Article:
On Defining and Finding Islands of Trees and Mitigating Large Island Bias

Ana Serra Silva, Mark Wilkinson
2021 Systematic Biology  
How best can we summarise sets of phylogenetic trees? Systematists have relied heavily on consensus methods, but if tree distributions can be partitioned into distinct subsets it may be helpful to provide separate summaries of these rather than relying entirely upon a single consensus tree. How sets of trees can most helpfully be partitioned and represented leads to many open questions, but one natural partitioning is provided by the islands of trees found during tree searches. Islands that are
more » ... s. Islands that are of dissimilar size have been shown to yield majority-rule consensus trees dominated by the largest sets. We illustrate this large island bias and approaches that mitigate its impact by revisiting a recent analysis of phylogenetic relationships of living and fossil amphibians. We introduce a revised definition of tree islands based on any tree-to-tree pairwise distance metric that usefully extends the notion to any set or multiset of trees, as might be produced by, for example, Bayesian or bootstrap methods, and that facilitates finding tree islands a posteriori. We extract islands from a tree distribution obtained in a Bayesian analysis of the amphibian data to investigate their impact in that context, and we compare the partitioning produced by tree islands with those resulting from some alternative approaches. Distinct subsets of trees, such as tree islands, should be of interest because of what they may reveal about evolution and/or our attempts to understand it, and are an important, sometimes overlooked, consideration when building and interpreting consensus trees.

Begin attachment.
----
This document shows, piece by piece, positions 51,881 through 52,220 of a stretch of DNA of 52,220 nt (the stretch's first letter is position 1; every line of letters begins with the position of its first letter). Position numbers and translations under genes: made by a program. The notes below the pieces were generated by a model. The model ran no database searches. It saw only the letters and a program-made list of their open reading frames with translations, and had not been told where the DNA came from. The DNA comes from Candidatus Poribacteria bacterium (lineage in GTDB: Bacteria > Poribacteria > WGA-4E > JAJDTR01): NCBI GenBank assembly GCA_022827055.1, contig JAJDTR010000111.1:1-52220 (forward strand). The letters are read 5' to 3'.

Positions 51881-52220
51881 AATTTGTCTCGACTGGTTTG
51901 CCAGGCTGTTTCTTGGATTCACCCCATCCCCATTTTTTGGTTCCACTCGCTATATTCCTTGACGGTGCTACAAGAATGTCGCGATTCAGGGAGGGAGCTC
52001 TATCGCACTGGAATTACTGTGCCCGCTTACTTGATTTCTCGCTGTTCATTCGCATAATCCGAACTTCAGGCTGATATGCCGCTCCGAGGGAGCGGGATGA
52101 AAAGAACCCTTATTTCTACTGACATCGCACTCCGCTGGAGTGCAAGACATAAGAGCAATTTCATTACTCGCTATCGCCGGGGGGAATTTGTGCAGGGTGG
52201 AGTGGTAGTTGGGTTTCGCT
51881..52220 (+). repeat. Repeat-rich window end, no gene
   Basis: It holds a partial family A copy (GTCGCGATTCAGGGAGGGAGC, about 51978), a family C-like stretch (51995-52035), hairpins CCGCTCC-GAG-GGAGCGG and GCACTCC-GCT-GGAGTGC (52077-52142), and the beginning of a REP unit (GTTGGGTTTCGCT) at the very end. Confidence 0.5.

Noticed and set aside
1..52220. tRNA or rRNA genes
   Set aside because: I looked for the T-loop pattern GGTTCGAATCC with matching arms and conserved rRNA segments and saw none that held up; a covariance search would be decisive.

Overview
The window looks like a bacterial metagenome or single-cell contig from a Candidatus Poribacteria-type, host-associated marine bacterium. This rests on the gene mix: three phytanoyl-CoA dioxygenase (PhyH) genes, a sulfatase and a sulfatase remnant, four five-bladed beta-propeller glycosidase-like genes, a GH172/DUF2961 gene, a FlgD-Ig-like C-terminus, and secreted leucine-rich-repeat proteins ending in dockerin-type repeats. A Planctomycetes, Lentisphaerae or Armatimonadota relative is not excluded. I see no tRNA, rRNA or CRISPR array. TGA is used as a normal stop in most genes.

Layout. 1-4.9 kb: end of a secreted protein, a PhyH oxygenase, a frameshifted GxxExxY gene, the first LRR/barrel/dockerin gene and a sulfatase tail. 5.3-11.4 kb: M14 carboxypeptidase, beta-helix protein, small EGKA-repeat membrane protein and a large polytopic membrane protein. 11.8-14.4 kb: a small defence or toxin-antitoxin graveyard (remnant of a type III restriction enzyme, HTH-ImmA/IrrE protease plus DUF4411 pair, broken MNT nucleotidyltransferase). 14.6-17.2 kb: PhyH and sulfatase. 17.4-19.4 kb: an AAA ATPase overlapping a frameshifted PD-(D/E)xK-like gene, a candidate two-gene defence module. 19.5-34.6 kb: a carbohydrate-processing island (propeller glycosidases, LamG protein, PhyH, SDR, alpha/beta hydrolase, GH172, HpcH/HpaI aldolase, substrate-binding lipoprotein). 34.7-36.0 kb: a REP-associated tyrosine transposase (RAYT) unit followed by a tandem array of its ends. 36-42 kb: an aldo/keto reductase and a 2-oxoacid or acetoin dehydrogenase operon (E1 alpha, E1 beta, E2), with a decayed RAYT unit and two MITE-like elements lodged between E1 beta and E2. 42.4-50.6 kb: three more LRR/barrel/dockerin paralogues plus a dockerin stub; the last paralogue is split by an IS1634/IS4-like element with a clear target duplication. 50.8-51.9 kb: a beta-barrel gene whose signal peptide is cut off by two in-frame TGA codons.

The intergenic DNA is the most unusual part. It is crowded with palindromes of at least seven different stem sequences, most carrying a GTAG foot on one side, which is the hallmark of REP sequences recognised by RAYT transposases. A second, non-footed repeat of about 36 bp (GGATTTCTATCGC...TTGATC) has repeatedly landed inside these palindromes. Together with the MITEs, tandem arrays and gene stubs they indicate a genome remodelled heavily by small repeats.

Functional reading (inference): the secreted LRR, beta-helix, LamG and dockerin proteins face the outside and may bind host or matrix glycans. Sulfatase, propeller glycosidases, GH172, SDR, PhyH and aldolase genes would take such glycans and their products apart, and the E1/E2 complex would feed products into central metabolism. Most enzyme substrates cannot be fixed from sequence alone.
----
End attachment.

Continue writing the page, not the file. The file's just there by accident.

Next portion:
doi:10.1093/sysbio/syab015 pmid:33749752 pmcid:PMC8513764 fatcat:vngz7rd5tndk5okc32jitztpl4